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Old Boys’ perspective

Waverley College is extremely fortunate to have a thriving Old Boys network.
 Its members take an active role in supporting and mentoring current students and young graduates, providing an invaluable source of inspiration and experience to our students. The connections the students make during their school days often endure for life, and even for generations. Many Old Boys have been actively involved in helping shape progress at Waverley and their enthusiasm for, and commitment to, helping us evolve is hugely valuable to our College community.

"Social Justice makes the man. It’s a Christian way of being, an attitude. At Waverley we call it the Edmund Rice tradition."

Col Blake, Waverley Old Boy, Class of '62

Waverley College School Bus from 1967 parked in front of the O'Sullivan Garage.

The College Bus in 1967, parked in front of the O'Sullivan Garage

Chris O’Sullivan, Old Boy:

My first and second sons were at Waverley with Col’s first and second sons. My family association goes back to the 1920s when my grandfather was a voluntary teacher here. Dad was schooled here from 1932 – 1938, and I was here from 1961 – 1966. And my other two sons went through Waverley as well. Dad’s business was looking after the College buses that you can see in the photo. I guess we keep coming back because we feel like Waverley is a faith-based family. It’s a place where family traditions really come through, and it supports those values. You really do develop lifelong associations.

Col Blake and Chris O'Sullivan discussing the Waverley College Old Boys

Col Blake, left, talking with Chris O'Sullivan, right.

Col Blake, Old Boy:

I got involved when the kids were in Junior School. I started the track and field supporters’ group. In those days we didn’t have a supporters’ group. When my boys started athletics, the parents weren’t that involved. At a meet everyone was sitting together and you didn’t know who was with Waverley. So I started the group and it took 7 years from coming last to winning it. And one reason we won was that the parents were involved. For the kids it was more of a social thing. These days, there are parent supporters’ groups for everything from music to water polo.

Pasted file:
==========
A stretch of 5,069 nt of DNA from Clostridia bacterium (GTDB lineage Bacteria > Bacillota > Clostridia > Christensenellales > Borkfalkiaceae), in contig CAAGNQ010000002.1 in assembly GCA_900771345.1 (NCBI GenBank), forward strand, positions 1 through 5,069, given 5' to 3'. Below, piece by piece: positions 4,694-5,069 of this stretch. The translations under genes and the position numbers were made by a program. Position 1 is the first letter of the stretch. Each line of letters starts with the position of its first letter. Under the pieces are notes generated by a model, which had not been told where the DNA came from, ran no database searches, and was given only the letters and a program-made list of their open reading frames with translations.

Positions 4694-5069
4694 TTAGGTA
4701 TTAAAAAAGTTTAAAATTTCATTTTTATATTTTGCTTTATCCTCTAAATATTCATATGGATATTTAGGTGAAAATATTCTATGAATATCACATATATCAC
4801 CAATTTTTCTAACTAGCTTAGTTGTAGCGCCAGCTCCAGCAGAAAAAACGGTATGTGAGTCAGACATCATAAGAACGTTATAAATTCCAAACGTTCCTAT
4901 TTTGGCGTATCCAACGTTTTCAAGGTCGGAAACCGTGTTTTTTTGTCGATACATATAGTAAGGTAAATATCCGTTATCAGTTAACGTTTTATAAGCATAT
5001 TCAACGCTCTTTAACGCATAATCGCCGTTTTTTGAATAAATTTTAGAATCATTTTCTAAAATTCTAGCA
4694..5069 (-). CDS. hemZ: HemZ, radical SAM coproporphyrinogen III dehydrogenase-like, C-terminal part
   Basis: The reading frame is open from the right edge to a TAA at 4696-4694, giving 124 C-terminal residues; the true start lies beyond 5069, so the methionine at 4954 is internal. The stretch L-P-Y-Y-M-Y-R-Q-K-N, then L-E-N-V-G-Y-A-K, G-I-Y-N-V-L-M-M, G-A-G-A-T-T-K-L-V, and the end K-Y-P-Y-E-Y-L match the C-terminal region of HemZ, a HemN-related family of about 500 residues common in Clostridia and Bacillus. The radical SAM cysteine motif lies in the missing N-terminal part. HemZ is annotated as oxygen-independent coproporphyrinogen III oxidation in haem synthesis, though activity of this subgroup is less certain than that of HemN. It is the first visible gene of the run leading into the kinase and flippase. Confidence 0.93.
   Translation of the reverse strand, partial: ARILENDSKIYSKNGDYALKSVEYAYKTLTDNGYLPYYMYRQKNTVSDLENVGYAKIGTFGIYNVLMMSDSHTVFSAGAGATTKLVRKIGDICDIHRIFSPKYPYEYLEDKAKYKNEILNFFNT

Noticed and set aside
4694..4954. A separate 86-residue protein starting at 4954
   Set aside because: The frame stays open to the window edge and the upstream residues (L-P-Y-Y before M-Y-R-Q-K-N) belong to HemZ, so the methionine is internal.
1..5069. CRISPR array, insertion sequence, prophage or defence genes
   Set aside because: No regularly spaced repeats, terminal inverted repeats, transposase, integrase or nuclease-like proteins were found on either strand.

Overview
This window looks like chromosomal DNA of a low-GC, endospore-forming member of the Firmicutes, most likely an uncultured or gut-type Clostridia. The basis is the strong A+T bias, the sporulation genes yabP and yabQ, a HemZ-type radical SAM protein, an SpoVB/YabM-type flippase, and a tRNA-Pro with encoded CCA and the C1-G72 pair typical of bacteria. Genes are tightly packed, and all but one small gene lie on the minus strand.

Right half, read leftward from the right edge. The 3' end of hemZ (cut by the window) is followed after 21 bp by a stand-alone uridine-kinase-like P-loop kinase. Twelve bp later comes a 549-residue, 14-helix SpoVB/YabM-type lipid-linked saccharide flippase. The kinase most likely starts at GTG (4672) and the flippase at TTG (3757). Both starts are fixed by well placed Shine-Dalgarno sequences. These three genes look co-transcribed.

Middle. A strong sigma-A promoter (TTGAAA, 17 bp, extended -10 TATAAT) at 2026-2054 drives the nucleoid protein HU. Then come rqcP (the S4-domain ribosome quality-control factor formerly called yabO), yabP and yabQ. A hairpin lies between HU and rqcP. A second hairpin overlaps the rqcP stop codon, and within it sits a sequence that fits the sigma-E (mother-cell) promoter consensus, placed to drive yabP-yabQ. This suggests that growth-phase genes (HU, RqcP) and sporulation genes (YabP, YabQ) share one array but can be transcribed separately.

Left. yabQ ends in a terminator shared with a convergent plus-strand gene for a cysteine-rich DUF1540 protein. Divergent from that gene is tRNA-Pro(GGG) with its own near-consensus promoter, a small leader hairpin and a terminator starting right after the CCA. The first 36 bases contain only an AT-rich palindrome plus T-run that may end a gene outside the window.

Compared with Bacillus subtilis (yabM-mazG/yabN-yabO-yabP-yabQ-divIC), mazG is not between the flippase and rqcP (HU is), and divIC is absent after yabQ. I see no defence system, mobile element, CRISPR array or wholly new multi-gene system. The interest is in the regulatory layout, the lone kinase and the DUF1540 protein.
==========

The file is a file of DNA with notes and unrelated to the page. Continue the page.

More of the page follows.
Chris O'Sullivan discussing the Waverley College Old Boys

Chris O'Sullivan

Chris, Old Boy:

No school is perfect. But the great thing about Waverley is that it is striving to get there! There is a balance of academic emphasis along with co-curricular activities. It’s great to see a strong learning culture being developed that’s being supported with great new learning spaces. But more importantly, my wife and I were very aware of the needs of our sons and Waverley was able to meet that broad range of needs.

Discussing the Waverley College Old Boys Union

Col Blake, left, and Chris O'Sullivan, right.

Col, Old Boy:

Some other schools attract a narrow range of students, but Waverley attracts people from every background. You get to meet, experience and live with the different kinds of people that you’ll encounter in life. That’s why you get these lifelong friendships – and it’s really important, because that’s what will support you as a person later on. Now Chris and I are on the Executive of the Old Boys’ Union and working to keep up the connections after school.

Chris, Old Boy:

The school has great traditions – in sport, in cadets, it even has Australia’s oldest Marian Procession – it’s been running for over 100 years. The Old Boys’ Union sponsors reunions and runs a website that keeps people in touch. We have amazing graduates in every field – I guess the most well-known right now is the Governor-General, Sir Peter Cosgrove.

Col Blake and Chris O'Sullivan discussing the Waverley College Old Boys

Col Blake, left, talking with Chris O'Sullivan, right.

Col, Old Boy:

Waverley helps the boys develop their Catholic faith through the Social Justice activities and a strong religious education program. Social Justice makes the man. It’s a Christian way of being, an attitude that means you will always step up for your fellow man. At Waverley we call it the Edmund Rice tradition.

Chris, Old Boy:

The Waverley approach to Social Justice helps the boys develop a sense of mateship and teamwork. You leave Waverley with a diverse range of friendships and an understanding of the need for respecting and being tolerant of one another. But there’s also a sense of being part of the Waverley story. You look back on the years there and you laugh – there are great memories! In my opinion, at Waverley the students get the experiences and things they will need to make their world a better place.